I have prototyped it using which I’ve really been loving:

See the Pen Full demo with mask by Jake Dahn (@jakedahn) on CodePen.

Several years ago I learned about oblique strategies from listening to a talk from Joel Gethin Lewis. His talk was super inspiring for me, and it led me to building a website for oblique strategies that displays one at random. This project was one of the first things I built using ruby when I was first learning how to code, so even though it is extremely trivial to build, it holds a special place in my heart.

Unfortunately the site has long been dead. Until today! I performed some code archeology and revived the project – You can visit it by going to

The site was shut down a long time ago because it was running on Heroku’s deprecated aspen stack (first heroku stack). When I was building it ruby 1.8.7 was the new hottness, and sinatra had just come out. So to revive the site a lot of changes had to be made so I spent some time today modernizing the sinatra code, and making it work against new ruby (2.1.3) and deploying it outside of heroku on my own server.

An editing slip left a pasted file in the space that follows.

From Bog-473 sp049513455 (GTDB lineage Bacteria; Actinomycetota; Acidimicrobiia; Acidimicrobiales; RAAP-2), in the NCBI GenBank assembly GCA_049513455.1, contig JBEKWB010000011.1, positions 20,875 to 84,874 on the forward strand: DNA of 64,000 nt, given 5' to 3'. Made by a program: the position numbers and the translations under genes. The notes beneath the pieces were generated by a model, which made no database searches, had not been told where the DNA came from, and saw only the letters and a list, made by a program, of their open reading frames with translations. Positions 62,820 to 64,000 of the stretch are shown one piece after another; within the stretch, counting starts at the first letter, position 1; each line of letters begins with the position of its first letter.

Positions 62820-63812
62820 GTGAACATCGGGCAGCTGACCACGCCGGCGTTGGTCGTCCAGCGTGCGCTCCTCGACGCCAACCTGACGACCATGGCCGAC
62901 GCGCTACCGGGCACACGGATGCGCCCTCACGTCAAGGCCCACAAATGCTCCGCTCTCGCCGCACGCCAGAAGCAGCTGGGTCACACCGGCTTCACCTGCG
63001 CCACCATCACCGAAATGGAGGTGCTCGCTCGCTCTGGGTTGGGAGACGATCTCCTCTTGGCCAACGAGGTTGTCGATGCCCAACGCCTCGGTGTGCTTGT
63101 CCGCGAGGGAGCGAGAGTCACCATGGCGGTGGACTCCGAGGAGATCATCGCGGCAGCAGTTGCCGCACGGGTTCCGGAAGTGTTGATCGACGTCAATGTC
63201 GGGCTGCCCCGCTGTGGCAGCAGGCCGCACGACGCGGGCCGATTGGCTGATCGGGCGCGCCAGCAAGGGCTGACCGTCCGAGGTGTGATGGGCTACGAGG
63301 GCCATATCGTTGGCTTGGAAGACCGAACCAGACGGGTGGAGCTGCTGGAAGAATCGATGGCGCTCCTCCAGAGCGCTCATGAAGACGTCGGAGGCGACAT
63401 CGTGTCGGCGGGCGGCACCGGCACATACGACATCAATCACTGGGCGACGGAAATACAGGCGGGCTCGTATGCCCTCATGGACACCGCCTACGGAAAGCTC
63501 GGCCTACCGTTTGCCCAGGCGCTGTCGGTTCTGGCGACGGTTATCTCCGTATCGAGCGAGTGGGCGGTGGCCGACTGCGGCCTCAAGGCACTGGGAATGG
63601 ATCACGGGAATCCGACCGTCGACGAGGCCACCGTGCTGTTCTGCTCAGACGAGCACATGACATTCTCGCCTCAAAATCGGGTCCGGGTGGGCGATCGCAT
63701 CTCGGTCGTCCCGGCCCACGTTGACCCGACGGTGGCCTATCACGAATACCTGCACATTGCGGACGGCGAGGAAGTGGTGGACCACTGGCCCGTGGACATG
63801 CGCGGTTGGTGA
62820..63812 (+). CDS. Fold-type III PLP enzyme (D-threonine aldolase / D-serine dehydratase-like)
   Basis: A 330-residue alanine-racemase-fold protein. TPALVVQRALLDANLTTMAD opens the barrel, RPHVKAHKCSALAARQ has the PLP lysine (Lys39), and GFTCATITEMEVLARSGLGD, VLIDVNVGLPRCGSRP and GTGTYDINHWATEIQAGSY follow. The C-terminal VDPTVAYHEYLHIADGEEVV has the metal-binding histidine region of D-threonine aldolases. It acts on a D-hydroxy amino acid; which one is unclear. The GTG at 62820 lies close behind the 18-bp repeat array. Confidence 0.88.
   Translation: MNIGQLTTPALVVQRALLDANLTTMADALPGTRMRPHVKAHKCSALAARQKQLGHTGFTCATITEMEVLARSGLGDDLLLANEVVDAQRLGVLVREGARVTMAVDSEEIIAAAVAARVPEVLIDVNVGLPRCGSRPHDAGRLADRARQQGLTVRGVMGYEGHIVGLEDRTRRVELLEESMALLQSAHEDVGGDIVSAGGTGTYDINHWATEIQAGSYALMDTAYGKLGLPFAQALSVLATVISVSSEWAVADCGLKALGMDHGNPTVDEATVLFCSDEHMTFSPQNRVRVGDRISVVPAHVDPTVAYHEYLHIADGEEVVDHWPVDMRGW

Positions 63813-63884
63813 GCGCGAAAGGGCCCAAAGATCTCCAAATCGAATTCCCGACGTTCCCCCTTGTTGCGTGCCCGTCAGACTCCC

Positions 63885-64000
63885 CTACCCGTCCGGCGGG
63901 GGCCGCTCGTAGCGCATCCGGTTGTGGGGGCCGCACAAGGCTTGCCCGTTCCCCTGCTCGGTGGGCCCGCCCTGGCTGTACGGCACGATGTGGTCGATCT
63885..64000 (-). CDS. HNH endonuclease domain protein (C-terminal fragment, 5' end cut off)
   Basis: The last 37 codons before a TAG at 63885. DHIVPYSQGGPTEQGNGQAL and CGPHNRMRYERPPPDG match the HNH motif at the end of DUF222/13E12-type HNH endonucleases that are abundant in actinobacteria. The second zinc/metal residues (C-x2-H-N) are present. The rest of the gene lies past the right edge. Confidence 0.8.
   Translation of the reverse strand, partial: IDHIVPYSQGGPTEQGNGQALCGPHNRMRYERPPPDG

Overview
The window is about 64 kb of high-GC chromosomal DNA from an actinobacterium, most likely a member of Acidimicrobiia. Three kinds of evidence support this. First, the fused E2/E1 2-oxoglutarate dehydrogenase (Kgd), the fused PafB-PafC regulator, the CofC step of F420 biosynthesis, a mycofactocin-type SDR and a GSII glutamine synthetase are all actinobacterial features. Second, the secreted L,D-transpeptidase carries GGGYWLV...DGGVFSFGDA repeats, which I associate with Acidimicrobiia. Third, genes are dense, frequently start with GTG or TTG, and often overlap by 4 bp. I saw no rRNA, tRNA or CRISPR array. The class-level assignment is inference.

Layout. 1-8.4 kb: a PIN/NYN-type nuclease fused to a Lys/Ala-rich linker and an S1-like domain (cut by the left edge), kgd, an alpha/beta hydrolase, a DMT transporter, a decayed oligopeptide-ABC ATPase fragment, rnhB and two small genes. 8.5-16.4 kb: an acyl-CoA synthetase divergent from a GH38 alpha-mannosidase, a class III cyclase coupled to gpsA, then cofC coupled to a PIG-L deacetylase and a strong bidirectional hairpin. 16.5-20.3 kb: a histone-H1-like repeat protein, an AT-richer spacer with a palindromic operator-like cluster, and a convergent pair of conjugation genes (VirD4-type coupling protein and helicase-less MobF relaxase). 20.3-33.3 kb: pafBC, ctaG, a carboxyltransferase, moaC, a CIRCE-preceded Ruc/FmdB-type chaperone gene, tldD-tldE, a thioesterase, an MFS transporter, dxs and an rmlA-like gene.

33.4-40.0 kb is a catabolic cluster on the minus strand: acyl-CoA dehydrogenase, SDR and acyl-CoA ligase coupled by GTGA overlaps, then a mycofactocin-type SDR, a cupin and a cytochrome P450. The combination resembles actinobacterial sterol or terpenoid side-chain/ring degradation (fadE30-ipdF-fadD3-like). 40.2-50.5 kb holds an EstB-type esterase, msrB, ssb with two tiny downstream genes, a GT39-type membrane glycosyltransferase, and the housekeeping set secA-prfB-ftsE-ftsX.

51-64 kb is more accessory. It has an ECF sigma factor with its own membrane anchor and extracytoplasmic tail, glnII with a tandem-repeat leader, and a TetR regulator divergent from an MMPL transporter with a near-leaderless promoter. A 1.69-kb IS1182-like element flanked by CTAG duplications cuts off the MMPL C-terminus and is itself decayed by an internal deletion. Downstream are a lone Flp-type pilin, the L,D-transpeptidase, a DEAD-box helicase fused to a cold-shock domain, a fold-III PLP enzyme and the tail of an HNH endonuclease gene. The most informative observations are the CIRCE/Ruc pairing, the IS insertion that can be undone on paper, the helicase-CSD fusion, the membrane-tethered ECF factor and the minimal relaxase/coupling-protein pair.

I also took some time to update the style a little bit. The old version was very dark and hard to read. So I took about 10 minutes to wrap it in bootstrap — which makes it actually readable. Below is what it used to look like vs. what it looks like now.

Old vs. New

old is left, new is right.

Go is all of the rage, all my friends are doing it so I feel like I have to do it too… So I’ve been playing with Go and Docker a bit recently to try and learn more about go and how I can use it for work and side projects.